When we first heard the crew over at XS Engineering had acquired a Subaru WRX, we knew the wrenches would be turning at warp speed. In the time most are still getting used to the new-car smell of their Subaru, XS Engineering had already reengineered the WRX to be prime-time performer. In the short six months after the Subaru's release, XS Engineering had already built a fully tweaked WRX with all the amenities of a pro rally street car.
One of the first areas XS worked its magic was the exhaust system. To help promote spool up of the turbocharger, the XS crew developed a free-flowing exhaust system. The exhaust features 3-inch, mandrel-bent piping and an A'PEXi N1-style polished stainless-steel canister. Offered in three different sections, a front downpipe, mid section and rear exhaust allows for enthusiasts to choose a street-legal system or a full race set-up.
On the induction end of the turbocharger, XS massaged the intake tract by building a cold-air intake system. Knowing systems that draw air from the hot engine compartment may not be realizing their maximum potential, XS crafted a cold-air system. Drawing cooler charge air from the fender well or bumper compartment translates into more oxygen by volume in the charge air--and more power potential.
Dyno testing by the company has resulted in 10 to 15 hp increases by the intake alone. It is obvious that heat rises and in the case of the Subaru, installing the intercooler on top of a very hot engine was probably not the best of ideas. One of the best methods of increasing reliability and performance at the same time is installing a larger intercooler or in the Subaru's case a front-mount unit. Knowing a thing or two about intercoolers, the XS crew designed and fabricated an intercooler kit utilizing a GTR-sized front-mount chiller. By installing a front-mount unit heat-soaking, a common occurance with top-mount units, is virtually eliminated. With airflow to and from the turbocharger addressed and cooling chores all handled, it was time to move on to increasing airflow into the throttle body.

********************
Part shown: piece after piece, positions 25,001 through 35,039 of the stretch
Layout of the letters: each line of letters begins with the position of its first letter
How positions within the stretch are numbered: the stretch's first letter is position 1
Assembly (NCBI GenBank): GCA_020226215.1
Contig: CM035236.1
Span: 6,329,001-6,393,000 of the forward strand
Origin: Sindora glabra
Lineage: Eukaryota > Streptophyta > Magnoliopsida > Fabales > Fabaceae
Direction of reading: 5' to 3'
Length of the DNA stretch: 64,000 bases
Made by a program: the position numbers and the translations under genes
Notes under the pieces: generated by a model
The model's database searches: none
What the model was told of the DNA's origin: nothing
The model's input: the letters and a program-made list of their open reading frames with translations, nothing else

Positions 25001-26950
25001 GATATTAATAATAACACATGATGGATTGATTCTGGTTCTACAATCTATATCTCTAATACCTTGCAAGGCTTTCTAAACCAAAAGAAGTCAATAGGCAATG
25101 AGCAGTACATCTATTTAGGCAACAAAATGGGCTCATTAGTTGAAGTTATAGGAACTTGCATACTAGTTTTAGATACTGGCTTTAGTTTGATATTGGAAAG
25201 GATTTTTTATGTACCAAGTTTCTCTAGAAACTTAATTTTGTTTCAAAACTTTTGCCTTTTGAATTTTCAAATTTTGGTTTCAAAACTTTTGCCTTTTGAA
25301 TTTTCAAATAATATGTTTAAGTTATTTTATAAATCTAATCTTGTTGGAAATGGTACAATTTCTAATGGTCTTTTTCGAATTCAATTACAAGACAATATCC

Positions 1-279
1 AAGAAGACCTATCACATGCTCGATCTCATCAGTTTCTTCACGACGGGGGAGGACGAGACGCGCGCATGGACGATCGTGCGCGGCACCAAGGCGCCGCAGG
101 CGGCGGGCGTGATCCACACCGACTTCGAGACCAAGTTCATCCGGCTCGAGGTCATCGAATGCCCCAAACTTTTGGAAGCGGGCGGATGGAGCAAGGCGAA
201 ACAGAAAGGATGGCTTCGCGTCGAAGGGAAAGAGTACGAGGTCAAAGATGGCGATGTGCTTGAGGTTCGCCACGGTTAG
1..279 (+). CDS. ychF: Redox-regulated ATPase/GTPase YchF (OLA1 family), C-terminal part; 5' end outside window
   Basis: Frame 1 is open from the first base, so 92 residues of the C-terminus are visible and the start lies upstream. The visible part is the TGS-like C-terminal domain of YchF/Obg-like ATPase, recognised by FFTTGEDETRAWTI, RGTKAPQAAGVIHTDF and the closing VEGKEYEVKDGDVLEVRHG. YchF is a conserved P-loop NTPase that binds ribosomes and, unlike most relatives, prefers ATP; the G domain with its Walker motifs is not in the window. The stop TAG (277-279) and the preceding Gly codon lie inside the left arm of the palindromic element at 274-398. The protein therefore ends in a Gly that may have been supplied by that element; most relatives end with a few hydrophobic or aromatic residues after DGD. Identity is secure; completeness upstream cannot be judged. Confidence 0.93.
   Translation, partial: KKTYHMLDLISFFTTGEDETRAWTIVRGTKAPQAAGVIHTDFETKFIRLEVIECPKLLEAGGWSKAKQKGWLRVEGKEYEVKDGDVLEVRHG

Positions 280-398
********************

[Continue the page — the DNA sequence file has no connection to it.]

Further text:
XS removed the factory turbo, dissected it and found the turbo was too small to provide the necessary airflow required for big power production. Fortunately XS's research uncovered a turbo that would bolt to the factory manifold. From the IHI family, the turbo features a ball-bearing design for quick spool up, which decreases turbo lag. Last of the performance mods list was installing an A'PEXi Super AFC for fuel enrichment.
On the Dynapack dyno the Subie rumbled its way to the tune of 267.6 hp and 227.7 lb-ft of torque. The crew feels confident they can massage more power out of the engine with the addition of larger injectors; the stockers are near capacity. This upgrade is currently in the works.
From the outside the aggressive bodylines of the C-West body kit and Subaru's infamous rally blue hue teams up to personify performance. The GTR-style rear wing and intense front bumper have been wind tunnel tested to ensure they provide extra down force for better grip at high speed. A set of 19-inch Axis NE-O wheels matched with Falken tires are in charge of keeping contact with the road at all times. Ride quality and handling prowess were addressed by using track tested A'PEXi N1 coil-over and adjustable pillow-ball mounts. Bringing the four-door sedan to a screeching halt are large Wilwood rotors with four-piston Wilwood calipers.
On the inside, the WRX also was improved with the addition of two Sparco bucket seats to keep the driver in place around hard corners. Tunes have also received some upgrades with a Kenwood head unit linked to a Phat noise MP3 processor. A Kenwood amp powers twin 10-inch Kenwood subwoofers mounted in the trunk.
Considering the XS' WRX was built in a mere six months, which includes designing and manufacturing many of the performance products from scratch, the crew really earned its pay. We can't wait to see what the next six months will bring.